Read This Page in My Language
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James 2:1-5, 8-10, 14-18
Pentecost 17 – September 16, 2018 – Rev. Steven J. Radunzel
Some of you have perhaps seen the commercial on television where a husband and wife, looking very tired from lack of sleep, open their medicine cabinet to find a man standing on the other side of the wall promising them a good night’s sleep. He makes the promise because he’s invented a pillow that he claims will help them get a perfect night’s sleep.
The man’s name is Mike Lindell who invented MyPillow. He built his pillow company in northern Minnesota and sells thousands of pillows and other types of bedding.
Mike Lindell happens to be a Christian, and in all of the commercials, he does for MyPillow he wears a cross around his neck rather prominently displayed. Even after he was advised not to wear the cross or any kind of religious article in a commercial he refused wanting the cross to be evidence of his Christian faith. And for Mike Lindell the cross he wears is very much a testimony to a faithful Christian life.
But wearing a cross necklace is not always the evidence of Christian faith or a Christian life. Plenty of entertainers and sports stars over the years have worn crosses around their necks, sometimes very large and prominent crosses, yet their lives give little evidence of any Christian belief or behavior.
In our text today James writes about our Christian faith making itself evident by what we do, showing our faith by our actions. And James certainly has in mind more than just wearing a cross. He talks about demonstrating our Christian faith in our behavior, especially our behavior toward others.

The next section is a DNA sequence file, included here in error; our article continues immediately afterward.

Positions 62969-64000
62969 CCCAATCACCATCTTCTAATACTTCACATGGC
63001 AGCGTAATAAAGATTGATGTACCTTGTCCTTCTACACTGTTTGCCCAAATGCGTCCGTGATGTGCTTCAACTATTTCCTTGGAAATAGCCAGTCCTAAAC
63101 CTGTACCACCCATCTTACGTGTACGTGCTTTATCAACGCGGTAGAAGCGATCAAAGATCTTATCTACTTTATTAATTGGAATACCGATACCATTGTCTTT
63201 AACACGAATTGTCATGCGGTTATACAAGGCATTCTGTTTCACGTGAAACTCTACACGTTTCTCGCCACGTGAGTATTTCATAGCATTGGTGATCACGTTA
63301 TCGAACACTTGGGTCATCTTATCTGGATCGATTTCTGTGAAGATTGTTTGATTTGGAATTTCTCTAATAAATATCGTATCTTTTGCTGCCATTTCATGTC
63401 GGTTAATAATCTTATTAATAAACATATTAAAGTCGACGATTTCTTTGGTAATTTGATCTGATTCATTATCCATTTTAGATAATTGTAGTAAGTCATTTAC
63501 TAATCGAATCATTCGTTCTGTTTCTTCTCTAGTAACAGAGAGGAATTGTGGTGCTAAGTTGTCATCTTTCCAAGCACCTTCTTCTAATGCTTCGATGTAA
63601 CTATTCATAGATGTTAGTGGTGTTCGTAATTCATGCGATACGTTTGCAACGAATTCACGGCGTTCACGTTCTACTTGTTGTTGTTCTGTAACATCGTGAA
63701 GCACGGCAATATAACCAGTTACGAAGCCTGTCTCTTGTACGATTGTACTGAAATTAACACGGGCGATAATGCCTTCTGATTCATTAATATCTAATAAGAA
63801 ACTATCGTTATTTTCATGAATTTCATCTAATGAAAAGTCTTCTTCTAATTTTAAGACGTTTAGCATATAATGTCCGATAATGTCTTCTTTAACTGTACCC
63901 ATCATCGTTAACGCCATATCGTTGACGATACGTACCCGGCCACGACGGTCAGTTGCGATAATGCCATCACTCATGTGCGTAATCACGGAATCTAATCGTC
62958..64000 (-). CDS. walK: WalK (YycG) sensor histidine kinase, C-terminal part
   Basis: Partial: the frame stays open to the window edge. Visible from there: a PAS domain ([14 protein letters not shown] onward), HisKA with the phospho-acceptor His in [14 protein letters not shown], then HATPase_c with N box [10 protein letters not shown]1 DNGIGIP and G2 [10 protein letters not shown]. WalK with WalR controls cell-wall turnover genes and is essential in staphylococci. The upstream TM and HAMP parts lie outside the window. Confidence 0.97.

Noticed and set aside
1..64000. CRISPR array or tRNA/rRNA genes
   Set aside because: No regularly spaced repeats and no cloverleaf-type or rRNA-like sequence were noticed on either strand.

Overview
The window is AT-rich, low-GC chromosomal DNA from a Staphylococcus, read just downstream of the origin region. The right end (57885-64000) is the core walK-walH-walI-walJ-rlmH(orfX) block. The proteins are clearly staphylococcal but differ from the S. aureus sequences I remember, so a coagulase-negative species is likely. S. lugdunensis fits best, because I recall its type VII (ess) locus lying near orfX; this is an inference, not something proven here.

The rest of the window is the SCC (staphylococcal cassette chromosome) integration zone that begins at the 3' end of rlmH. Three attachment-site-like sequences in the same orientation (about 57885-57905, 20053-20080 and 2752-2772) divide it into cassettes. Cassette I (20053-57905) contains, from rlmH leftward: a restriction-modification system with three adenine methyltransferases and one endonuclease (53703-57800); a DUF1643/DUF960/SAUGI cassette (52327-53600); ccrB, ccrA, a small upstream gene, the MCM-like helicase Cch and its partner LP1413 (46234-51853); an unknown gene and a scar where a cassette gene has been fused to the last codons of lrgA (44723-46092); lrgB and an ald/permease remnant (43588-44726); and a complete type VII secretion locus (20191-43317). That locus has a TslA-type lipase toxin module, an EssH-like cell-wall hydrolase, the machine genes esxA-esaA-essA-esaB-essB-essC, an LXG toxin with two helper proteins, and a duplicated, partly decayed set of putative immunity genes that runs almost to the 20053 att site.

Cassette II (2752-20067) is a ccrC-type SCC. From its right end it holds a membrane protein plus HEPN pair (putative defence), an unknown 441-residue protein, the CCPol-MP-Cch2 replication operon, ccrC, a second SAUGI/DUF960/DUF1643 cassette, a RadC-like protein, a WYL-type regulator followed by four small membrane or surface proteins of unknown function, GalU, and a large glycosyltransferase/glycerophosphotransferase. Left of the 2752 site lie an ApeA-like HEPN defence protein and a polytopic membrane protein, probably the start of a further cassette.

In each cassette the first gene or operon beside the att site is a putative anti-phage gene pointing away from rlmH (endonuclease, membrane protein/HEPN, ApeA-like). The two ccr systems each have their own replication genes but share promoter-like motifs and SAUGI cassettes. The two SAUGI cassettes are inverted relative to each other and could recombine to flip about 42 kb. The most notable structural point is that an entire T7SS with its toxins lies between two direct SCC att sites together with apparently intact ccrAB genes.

Today James challenges us to show our faith by our deeds. He says to us
In our sermon series on the disciples, we noted that there were two disciples named James – the more prominent James, the son of Zebedee, the brother of John, and the lesser-known James, James the Less or James the Younger.
The James who wrote this letter from which we take our text was still another James. He wasn’t one of the twelve disciples. As a matter of fact he wasn’t really a believer in Jesus until after Jesus had risen from the dead. And that may surprise us a bit because this James was actually a brother of Jesus, of course a half-brother. But once he came to believe that Jesus really was the Son of God and the Messiah and Savior he became a very strong and committed believer. James became the leader of the church in Jerusalem after Jesus’ ascension. He even died as a martyr put to death by King Herod.
But before he died he wrote this letter that we have at the end of the New Testament. Even though James’ letter is listed near the end of the New Testament it’s quite likely that it’s the first book of the New Testament ever written. But as early as James wrote this letter it seems to allude to a problem that already was making itself evident in the church – Christians who were not living very godly lives, Christians who said they believed in Jesus but did not really make their faith evident by how they lived.